Fugitive criminals no longer have the right to be tried only in person. Under Section 356 of BNSS 2023, an elaborate procedure has been laid down to punish wilful fugitives.

    Before declaring the person a fugitive, full efforts will be made to establish communication with the accused. Two arrest warrants will be sent to the person’s address within 30 days.

    Then, in a local or national newspaper circulating in the last-known residence of the accused, a notification declaring a court trial will be published. This notification will contain a warning that if they fail to appear, the trial will commence.

    Additionally, efforts will also be made to inform the person about the trial through a friend or relative.

    If the accused does not turn up within 90 days of framing of charges, trial will commence in their absence, and judgement will be pronounced as per established procedures.

    This process will also involve the appointment of advocates by the state on behalf of absconders.

    The erstwhile framework permitted only the examination of witnesses in such cases, leading to the pendency of cases. With BNSS, judgements can also be pronounced.

    > Key timelines for speedier delivery of justice

    Multiple timelines are in place for conducting trials and delivering verdicts.

    It begins right at the investigation stage. Section 193(3)(ii) of BNSS makes it compulsory for police to inform victims about the progress of investigation within 90 days. It can be done through electronic communication.

    Section 193(9) states that if further investigation is necessary after framing the charge sheet, it has to be completed within 90 days. This period is extendable only if the court agrees.

    Moreover, under Section 230 of BNSS, the timelines for the supply of documents by police to the accused and victim have been set to 14 days from the date of the accused's appearance.

    To expedite hearings in rape cases, Section 184(6) of BNSS has made it mandatory for the medical officer to forward the report of examination of the victim to the investigation officer within seven days.

    All these provisions are designed to introduce transparency, accountability, and steadfastness in police work.

    For honourable judges, it will now be mandatory to pronounce the judgement within 30 days of the conclusion of the argument (Section 258 of the BNSS). The 30-day period can be extended to 45 days, but for that, the judge will have to give their reasoning in writing.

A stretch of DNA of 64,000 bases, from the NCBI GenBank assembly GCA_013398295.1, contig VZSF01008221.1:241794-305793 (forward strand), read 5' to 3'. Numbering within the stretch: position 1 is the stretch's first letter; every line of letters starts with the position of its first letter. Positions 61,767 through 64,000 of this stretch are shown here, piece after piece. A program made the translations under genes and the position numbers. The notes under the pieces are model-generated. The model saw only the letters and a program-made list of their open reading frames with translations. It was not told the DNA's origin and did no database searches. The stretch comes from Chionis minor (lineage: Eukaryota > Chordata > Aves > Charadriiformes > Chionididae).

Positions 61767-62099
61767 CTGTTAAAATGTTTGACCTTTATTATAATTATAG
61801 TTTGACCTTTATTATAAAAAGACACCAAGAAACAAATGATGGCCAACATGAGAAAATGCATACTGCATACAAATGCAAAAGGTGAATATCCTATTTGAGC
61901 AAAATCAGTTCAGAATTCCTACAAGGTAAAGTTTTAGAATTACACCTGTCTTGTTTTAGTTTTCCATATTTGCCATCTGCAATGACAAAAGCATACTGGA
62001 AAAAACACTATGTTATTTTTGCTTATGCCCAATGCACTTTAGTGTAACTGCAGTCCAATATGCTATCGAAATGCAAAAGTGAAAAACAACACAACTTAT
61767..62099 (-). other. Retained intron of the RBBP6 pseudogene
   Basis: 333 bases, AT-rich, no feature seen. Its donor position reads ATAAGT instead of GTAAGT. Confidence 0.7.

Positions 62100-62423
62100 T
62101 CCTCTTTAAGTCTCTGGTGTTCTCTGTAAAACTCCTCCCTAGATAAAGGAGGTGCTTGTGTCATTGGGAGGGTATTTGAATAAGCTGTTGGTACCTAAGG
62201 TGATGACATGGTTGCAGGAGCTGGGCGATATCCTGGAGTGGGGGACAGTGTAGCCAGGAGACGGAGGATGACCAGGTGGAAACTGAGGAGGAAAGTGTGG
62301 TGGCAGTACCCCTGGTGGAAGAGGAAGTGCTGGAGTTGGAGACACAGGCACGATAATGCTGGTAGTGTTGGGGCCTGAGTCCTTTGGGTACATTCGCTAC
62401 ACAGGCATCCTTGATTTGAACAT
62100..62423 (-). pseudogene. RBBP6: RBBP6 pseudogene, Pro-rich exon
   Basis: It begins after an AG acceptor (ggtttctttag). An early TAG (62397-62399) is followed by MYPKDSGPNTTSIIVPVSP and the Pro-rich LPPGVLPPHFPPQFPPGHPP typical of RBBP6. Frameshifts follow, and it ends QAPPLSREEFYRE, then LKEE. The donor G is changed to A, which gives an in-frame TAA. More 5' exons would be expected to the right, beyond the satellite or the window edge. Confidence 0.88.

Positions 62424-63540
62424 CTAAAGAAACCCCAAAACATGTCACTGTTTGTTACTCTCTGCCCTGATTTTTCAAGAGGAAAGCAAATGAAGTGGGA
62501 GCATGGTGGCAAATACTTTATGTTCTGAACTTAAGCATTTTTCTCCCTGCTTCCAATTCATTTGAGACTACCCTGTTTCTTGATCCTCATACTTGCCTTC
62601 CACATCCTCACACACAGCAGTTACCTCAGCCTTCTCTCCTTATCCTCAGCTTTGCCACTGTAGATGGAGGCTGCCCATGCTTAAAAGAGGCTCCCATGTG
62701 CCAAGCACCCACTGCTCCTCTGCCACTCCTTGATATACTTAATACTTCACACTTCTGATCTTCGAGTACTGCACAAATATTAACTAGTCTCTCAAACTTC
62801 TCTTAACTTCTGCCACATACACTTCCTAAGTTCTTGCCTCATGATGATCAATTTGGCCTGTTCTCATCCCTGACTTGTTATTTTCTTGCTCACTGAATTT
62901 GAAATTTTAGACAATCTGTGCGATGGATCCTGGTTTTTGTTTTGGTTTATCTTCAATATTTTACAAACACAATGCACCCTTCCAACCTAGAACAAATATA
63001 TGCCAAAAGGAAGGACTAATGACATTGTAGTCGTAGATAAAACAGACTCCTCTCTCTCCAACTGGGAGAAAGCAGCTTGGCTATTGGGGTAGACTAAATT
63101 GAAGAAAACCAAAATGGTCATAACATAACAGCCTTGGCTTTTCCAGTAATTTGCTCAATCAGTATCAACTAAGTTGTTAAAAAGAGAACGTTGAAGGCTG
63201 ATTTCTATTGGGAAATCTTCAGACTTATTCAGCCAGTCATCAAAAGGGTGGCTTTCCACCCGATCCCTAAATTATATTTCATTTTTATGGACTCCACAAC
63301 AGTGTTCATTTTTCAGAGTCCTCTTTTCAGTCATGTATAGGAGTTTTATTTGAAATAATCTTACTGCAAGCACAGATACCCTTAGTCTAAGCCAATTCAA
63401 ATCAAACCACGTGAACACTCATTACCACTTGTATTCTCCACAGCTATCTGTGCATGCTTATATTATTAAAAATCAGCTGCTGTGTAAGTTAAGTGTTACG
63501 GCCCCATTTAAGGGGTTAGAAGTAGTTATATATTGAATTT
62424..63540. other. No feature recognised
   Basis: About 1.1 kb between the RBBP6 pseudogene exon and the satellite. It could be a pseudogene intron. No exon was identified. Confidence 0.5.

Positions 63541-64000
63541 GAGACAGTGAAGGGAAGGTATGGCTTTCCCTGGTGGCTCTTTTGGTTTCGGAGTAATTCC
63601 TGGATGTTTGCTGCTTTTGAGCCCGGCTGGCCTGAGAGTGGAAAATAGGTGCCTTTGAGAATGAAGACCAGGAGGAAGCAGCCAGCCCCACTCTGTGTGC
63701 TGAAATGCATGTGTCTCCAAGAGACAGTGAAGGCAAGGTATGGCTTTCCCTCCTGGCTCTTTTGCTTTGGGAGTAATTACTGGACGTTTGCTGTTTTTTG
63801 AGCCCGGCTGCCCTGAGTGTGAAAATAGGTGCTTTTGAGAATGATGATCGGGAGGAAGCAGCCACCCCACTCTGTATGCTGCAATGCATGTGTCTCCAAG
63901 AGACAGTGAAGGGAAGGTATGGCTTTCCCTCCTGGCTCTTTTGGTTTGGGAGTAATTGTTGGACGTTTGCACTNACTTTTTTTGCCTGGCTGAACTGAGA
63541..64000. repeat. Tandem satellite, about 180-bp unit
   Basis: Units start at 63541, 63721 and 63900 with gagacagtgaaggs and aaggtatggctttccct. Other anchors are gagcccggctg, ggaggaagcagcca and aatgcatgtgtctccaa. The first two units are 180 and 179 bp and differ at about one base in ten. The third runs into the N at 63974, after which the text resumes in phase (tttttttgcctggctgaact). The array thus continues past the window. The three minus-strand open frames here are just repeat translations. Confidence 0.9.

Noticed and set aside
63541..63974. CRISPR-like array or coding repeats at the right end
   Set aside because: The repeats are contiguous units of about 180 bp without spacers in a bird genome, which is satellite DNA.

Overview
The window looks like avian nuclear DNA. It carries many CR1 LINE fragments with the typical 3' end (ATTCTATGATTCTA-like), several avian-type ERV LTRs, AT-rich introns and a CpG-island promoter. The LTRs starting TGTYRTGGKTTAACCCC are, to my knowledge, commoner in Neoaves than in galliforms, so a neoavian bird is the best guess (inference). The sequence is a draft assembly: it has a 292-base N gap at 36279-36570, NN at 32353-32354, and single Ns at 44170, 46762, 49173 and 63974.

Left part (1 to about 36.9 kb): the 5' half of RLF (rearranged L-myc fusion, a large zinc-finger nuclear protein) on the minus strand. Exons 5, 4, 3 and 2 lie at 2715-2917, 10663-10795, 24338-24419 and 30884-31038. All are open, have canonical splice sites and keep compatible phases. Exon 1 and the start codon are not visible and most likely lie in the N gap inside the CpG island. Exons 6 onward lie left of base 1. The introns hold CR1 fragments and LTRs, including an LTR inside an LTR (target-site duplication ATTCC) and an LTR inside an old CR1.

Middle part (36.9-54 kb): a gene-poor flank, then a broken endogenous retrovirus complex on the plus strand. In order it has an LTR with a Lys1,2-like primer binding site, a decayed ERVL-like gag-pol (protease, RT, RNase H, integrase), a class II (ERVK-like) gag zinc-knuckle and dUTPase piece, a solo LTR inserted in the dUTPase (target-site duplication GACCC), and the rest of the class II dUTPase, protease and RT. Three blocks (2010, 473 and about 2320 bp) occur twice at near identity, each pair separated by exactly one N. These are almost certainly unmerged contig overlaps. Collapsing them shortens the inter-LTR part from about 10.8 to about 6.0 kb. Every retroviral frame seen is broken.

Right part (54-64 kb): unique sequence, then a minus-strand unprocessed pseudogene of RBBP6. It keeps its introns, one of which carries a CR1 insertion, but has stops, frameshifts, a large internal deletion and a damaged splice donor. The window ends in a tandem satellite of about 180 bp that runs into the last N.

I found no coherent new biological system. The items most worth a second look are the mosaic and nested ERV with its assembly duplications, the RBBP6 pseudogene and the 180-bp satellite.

> Greater transparency and technology use in the legal system

    To avoid the problem of planting evidence by conniving police officers, video recording of searches and seizures is useful.

    Section 2, along with Section 105, of BNSS 2023 mandates police to record every part of their combing operation. Besides recording, police will have to sign the list of findings by witnesses present at the location.

    Similarly, under Section 176(3) of BNSS 2023, every step in the forensic investigation will be videographed. However, a forensic investigation is mandatory only for crimes involving a punishment of seven years or more.

    Additionally, electronic mediums can be used to examine the accused under Section 308 of BNSS 2023. Witnesses can use Section 180(3) to record their statements through audio-video electronic means. Towards this end, Section 530 provides almost a blanket licence for conducting most of the procedures in electronic mode.

    To conclude, new criminal laws give more power to the police for registration and investigation of an offence. However, through greater technological intervention, an effort has been made to balance it with transparency.

    Abhishek is Staff Writer at Swarajya.